I was digging through a box in the Nicholsonian Archive last week and came across the thing above; a menu, actually more like a tabloid newspaper, from Twede’s Café in North Bend, Washington State, and as it says proudly on the front ‘Home of Twin Peaks Cherry Pie and A “Damn Fine Cup of Coffee.’ I was there years ago but the place is still in business as far as I can tell.
Menu options include ‘50 Burgers A to Z,’ though the first burger is Bacon Bleu, and the last Whoa Baby (a pound of beef on an eight inch bun), so that’s actually B to W.
The Twede’s menu is one of the few items remaining from a stash of menu I once had. I suppose I was always a bit half-hearted about it, as proved by the fact that I got rid of so many of them, either when moving house of when attempting to make order in my office. Most archivists would in any case describe them as 'ephemera.'
Most of them I don’t miss though there was one from a Chinese restaurant in Manhattan, which was a huge stack of duplicated sheets, offering essentially two separate menus, one offering food in the style of Chairman Mao, the other offering food in the style of Princess Diana. Whatever that meant. I remember the food being perfectly good and not nearly as strange as you might have expected. It really would be really great if I could remember the name of the restaurant.
I’ve been thinking about menus because I just read Rosemary Hill’s review in the London Review of Books of Menu Design in Europe: A Visual and Culinary History of Graphic Styles and Design, 1800-2000, edited by Jim Heimann.
Full disclosure – I’ve been edited at least once by Rosemary Hill, and there was a time when I used to go to parties chez Jim Heimann. I seem to think I even reviewed a previous volume Menu Design in America 1850–1985 but I can’t immediately find it.
At first glance the new volume looks like less fun the previous one, the Americans being snappier in these matters than the Europeans.
In any case, the golden age of menus may well be behind us. As Rosemary Hill writes in the review, ‘One of the more depressing aspects of the post-lockdown ‘Eat Out to Help Out’ phase was the abolition of the menu. On the dubious premise that handling them might transmit infection, menus were replaced, especially in pubs, by a QR code bathetically sellotaped to the table .. As often happens with restrictions imposed as emergency measures, it was not reversed when the emergency was over, having proved too useful to the people in charge. Pubs and restaurants struggling to get waiting staff have found it convenient to offload some of the work onto customers, who can choose and order as they will pay – contactlessly. The artistic heyday of the form, as the timespan of Menu Design in Europe suggests, was already over by the millennium, and the interesting menus have for some time been “the domain of serious collectors and institutions”,’ as Jim Heimann puts it.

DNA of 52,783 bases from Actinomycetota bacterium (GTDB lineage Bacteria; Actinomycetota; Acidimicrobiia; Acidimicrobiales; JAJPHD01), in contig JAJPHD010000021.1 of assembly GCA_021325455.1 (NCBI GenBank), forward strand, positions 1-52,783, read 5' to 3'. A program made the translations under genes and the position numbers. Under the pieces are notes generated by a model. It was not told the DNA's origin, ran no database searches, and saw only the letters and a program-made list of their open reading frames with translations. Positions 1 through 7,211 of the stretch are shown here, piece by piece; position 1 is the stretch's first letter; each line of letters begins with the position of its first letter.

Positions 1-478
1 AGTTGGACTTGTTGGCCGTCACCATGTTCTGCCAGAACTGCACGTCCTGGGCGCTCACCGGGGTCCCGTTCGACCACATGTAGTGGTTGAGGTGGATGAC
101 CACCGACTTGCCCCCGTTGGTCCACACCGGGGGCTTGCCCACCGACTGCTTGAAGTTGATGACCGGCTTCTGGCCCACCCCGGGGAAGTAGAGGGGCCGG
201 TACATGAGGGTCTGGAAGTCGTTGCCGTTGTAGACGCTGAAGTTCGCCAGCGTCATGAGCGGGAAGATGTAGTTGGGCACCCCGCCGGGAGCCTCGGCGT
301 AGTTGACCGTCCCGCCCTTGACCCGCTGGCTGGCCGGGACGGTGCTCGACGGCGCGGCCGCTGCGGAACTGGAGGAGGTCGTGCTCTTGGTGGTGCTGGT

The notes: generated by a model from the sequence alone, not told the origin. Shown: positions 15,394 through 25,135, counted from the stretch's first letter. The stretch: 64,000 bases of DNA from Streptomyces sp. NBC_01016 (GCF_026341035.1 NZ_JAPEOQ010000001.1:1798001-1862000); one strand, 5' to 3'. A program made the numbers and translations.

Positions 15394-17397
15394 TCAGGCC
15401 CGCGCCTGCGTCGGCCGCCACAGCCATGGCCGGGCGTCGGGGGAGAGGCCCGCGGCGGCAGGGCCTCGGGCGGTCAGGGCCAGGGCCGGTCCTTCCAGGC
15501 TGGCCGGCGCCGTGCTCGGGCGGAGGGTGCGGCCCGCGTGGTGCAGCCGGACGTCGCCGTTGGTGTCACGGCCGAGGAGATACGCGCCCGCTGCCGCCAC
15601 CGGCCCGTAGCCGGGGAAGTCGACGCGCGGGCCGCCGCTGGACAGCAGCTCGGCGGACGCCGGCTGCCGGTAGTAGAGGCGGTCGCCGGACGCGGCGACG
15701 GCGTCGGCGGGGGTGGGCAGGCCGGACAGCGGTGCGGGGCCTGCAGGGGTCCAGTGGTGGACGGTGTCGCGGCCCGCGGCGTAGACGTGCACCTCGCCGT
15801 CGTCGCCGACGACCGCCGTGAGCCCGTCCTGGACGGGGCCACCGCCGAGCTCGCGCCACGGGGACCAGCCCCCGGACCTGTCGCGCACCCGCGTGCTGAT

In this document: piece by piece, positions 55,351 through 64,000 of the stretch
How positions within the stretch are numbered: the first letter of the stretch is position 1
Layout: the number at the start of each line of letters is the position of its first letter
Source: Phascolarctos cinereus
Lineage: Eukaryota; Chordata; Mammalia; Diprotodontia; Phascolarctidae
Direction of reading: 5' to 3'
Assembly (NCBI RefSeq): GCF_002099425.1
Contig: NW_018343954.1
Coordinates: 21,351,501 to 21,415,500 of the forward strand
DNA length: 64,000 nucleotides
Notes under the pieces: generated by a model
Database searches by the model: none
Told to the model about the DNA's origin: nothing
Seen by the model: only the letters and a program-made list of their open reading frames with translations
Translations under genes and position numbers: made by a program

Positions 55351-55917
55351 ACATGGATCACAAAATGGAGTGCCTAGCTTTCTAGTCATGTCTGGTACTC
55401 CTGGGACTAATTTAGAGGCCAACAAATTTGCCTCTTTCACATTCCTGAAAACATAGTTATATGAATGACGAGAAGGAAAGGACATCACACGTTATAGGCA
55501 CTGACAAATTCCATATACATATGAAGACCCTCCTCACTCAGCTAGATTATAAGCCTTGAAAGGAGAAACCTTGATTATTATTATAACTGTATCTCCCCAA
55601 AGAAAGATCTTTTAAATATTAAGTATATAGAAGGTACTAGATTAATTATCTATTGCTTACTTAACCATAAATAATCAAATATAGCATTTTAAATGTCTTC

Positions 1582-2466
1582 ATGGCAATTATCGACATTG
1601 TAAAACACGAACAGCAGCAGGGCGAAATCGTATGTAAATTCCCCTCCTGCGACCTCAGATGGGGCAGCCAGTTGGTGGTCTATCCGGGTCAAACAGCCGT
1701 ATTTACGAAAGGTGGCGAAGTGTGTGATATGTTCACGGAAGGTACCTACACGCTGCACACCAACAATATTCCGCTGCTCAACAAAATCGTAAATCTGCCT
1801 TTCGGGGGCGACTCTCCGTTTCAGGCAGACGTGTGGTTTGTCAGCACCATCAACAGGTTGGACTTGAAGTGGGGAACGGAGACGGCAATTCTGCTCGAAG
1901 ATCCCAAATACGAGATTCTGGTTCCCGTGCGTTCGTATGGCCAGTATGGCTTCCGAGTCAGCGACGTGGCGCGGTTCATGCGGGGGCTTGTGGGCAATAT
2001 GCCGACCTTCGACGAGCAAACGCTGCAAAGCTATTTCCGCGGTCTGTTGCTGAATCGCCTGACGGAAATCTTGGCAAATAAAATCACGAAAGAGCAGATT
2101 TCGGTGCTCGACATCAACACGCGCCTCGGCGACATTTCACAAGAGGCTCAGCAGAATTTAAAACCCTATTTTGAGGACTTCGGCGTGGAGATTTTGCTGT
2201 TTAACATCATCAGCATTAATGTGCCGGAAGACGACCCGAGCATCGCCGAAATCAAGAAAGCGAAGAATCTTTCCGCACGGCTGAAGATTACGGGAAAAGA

In fact there seem to be a surprising number of menu collections and archives both online and in the real world.
I recall a fabulous exhibition, all of 20 years ago, at the New York Public Library titled ‘New York Eats Out’ displaying the Buttolph Menu Collection, ‘more than 25,000 menus assembled by Miss Frank E. Buttolph between 1900 and 1924.
I initially thought that Miss Buttolph must have been quite the bon viveuse to have visited enough restaurants to amass 25,000 menus but then reading the exhibition catalogue I discovered she actually acquired most of the menus by writing to restaurants asking for them, or sometimes by just asking at the restaurant door. This is Miss Frank E. Buttolph:
I also enjoy the Ira Silverman Railroad Menu Collection, at Northwestern University.
We all know that dining on trains is not what it was, but looking at some of items in this collection it would surely have been worth worth hopping on a train back then just for the visual splendor of the menus.
And of course to get a reasonably priced Martini. $1.35 and you get Amtrak almonds!!